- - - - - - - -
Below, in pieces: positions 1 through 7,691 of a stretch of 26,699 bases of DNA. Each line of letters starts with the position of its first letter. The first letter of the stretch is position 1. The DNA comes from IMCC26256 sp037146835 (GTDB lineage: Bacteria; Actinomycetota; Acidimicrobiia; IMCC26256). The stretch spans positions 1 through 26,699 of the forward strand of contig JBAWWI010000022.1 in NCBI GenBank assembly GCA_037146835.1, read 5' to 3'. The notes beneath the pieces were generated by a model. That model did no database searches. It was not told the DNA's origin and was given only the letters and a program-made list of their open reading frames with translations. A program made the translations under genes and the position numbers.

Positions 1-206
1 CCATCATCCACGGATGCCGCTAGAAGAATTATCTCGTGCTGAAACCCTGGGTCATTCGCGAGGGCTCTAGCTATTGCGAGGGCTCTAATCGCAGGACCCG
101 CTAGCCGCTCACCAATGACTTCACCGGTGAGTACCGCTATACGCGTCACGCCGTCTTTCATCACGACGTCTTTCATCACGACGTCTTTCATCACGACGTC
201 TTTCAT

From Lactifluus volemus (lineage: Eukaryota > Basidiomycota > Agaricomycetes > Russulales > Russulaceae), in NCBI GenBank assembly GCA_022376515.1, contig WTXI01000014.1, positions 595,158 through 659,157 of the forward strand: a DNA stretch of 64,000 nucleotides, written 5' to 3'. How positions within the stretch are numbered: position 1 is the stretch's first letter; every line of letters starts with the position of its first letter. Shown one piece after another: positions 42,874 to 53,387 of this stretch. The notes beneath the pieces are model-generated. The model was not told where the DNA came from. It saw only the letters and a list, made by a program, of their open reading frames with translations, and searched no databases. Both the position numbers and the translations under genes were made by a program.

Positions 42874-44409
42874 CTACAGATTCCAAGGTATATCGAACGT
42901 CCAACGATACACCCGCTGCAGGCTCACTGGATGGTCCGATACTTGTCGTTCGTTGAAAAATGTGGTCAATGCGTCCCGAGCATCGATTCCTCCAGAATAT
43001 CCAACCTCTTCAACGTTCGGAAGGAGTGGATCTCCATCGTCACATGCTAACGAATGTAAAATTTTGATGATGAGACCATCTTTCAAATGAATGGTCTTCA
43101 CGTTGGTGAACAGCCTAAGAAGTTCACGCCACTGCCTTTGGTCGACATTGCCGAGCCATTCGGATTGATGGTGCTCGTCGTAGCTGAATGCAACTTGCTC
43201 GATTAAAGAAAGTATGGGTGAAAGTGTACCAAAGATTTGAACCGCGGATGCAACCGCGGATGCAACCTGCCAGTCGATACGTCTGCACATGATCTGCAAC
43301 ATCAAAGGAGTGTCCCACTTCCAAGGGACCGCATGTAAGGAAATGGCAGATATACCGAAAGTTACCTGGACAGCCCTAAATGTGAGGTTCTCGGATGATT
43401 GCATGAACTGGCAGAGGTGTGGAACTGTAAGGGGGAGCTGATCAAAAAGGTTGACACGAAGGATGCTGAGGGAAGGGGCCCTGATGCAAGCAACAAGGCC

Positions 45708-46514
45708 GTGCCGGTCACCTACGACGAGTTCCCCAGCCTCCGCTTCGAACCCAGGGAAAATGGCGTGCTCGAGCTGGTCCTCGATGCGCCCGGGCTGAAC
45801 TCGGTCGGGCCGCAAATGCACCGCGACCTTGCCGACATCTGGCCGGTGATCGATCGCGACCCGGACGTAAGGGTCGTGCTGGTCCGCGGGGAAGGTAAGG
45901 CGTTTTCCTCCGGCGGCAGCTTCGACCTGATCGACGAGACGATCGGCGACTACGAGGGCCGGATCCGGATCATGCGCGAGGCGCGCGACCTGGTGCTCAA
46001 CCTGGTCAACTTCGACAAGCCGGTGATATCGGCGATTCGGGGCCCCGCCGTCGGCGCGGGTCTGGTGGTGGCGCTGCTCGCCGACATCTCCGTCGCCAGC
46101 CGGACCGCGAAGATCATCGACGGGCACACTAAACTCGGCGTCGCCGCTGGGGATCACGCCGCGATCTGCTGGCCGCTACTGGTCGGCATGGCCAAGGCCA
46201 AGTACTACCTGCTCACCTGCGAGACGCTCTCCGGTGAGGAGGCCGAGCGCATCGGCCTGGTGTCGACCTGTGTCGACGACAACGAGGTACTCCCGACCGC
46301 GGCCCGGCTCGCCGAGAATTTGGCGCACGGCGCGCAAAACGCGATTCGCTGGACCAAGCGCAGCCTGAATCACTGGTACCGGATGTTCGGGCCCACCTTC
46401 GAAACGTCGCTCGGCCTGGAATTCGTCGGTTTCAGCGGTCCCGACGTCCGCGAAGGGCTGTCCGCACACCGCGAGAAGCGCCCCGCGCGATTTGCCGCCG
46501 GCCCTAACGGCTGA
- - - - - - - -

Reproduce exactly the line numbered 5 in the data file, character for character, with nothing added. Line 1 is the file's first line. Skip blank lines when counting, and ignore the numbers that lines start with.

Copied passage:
201 TTTCAT